History of Periodontal Treatment and Risk for Intrauterine Growth Restriction (IUGR)

Cande V. Ananth; Howard F. Andrews; Panos N. Papapanou; Angela M. Ward; Emilie Bruzelius; Mary Lee Conicella; David A. Albert


BMC Oral Health. 2018;18(161) 

In This Article


The results indicate an association between maternal periodontal disease and odds of IUGR. We observed significantly elevated odds of IUGR among women who experienced periodontal disease during pregnancy, as evidenced by periodontal treatment shortly after giving birth. We also found that delivery of a higher volume of periodontal treatment, a possible indicator of more severe periodontal disease, was associated with increased incidence of IUGR. The effect was strongest among those who received periodontal treatment after giving birth, an indication of untreated periodontal disease during pregnancy. While relatively few women received periodontal treatment during pregnancy, the sensitivity analysis suggested that there may be elevated risk of IUGR during this period as well. However, contrary to our initial hypothesis, the risk of IUGR in relation to the timing of the receipt of dental treatment did not vary by parity.

Limitations of the Data

Diagnosis of IUGR was based on ICD coding, and this may have introduced some misclassification. Women carrying IUGR fetuses, particularly those that are diagnosed as not being severely growth restricted, are less likely to undergo clinician-initiated obstetrical intervention (labor induction or a prelabor cesarean) and less likely to have a diagnosis of IUGR recorded.[12] However, for severe IUGR (e.g., estimated fetal weight below the third or the first percentiles), misclassification of IUGR status is very unlikely since growth restriction serves as a sentinel cause for obstetrical intervention, and is therefore billed for insurance reimbursement. For the same reason, we believe the recording of the exposure is accurate in this data system because periodontal treatment is the basis for a reimbursable claim.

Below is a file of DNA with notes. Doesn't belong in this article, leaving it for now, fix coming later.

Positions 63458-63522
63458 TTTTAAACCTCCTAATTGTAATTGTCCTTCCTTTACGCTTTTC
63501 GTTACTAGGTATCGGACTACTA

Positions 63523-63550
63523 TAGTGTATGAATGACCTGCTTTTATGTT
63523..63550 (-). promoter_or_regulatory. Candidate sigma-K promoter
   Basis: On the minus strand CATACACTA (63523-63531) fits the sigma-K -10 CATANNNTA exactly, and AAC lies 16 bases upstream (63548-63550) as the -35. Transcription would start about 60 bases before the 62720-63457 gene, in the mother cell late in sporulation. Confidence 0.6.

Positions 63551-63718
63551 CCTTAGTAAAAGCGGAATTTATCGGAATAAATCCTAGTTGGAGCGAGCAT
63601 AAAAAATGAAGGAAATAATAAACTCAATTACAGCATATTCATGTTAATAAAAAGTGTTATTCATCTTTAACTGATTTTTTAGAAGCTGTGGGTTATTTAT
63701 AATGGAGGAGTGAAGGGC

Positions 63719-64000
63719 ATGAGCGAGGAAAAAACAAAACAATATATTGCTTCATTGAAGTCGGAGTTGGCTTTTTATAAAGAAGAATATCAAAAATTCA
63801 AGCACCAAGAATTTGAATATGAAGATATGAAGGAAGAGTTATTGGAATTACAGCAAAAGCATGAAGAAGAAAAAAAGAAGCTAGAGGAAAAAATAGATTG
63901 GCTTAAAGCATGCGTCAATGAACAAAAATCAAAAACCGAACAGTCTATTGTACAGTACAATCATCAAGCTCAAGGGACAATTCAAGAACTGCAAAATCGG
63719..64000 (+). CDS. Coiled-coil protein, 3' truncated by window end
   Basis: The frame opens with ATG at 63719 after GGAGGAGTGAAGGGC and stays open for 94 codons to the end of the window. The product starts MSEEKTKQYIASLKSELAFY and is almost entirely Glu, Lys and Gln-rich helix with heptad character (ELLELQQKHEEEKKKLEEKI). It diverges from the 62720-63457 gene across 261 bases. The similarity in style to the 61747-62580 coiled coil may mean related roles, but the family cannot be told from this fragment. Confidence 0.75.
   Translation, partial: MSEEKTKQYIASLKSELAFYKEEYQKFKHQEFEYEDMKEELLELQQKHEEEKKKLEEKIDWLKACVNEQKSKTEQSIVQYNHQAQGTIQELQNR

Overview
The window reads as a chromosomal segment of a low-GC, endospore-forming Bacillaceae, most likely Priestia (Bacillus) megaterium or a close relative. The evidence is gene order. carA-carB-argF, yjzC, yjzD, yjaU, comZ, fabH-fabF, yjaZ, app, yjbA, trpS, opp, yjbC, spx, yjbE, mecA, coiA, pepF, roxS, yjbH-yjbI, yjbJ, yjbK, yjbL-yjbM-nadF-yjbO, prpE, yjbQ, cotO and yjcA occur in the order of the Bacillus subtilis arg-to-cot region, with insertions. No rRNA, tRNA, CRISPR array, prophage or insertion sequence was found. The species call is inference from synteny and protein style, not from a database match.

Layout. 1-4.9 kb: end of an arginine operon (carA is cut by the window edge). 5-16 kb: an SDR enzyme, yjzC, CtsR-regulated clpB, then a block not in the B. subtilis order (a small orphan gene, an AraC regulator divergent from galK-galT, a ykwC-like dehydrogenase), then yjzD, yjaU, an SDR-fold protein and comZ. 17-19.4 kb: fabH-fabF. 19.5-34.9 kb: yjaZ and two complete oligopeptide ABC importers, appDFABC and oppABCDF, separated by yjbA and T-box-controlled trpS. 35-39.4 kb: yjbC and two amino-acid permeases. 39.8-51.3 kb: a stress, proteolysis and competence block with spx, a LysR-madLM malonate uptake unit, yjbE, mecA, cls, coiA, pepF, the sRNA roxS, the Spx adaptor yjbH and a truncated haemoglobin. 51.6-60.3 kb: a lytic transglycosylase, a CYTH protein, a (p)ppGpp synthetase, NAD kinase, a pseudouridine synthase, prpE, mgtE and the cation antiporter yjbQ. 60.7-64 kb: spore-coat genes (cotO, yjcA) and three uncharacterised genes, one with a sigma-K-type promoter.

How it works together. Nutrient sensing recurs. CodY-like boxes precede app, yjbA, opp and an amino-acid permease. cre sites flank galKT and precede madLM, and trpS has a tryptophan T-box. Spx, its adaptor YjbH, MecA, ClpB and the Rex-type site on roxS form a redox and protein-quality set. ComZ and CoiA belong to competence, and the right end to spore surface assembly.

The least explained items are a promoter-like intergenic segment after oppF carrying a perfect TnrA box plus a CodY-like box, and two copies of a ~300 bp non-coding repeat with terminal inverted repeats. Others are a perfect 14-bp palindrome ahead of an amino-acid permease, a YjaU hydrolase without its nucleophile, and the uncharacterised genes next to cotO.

Second, despite adjustment for several confounders, we lack data on smoking and maternal pre-pregnancy body-mass index. However, the sensitivity analysis conducted to determine the potential effect of unmeasured confounding indicates that our models are robust. Finally, dental data is based on CDT codes that reflect treatment of periodontal disease rather than diagnosis. However, we believe that the treatment codes are sufficiently specific to infer presence of periodontal disease. While women included in this study are from virtually all states in the US, the insured populations are from middle to higher-income socioeconomic strata. This should be considered while generalizing the results from the study; however, it is unlikely that the association between IUGR and infections in general, and periodontal disease in particular, would be any lower among poorer women than among those we studied.

It may appear anomalous in terms of causal reasoning that the relationship we report is between an outcome (IUGR) that occurs prior to an exposure (periodontal treatment in the period immediately after birth). However, periodontal disease is a chronic condition. Therefore, it is plausible to assume that women who were treated in the immediate post-gestation period experienced periodontitis and its systemic impact during gestation.

Finally, while we report that there is an increase in the rate of IUGR as a function of increasing number of treatments for periodontal disease, there are many factors that determine frequency of treatment; therefore, this finding is only suggestive of a relationship between the severity of periodontal disease and increased risk of IUGR.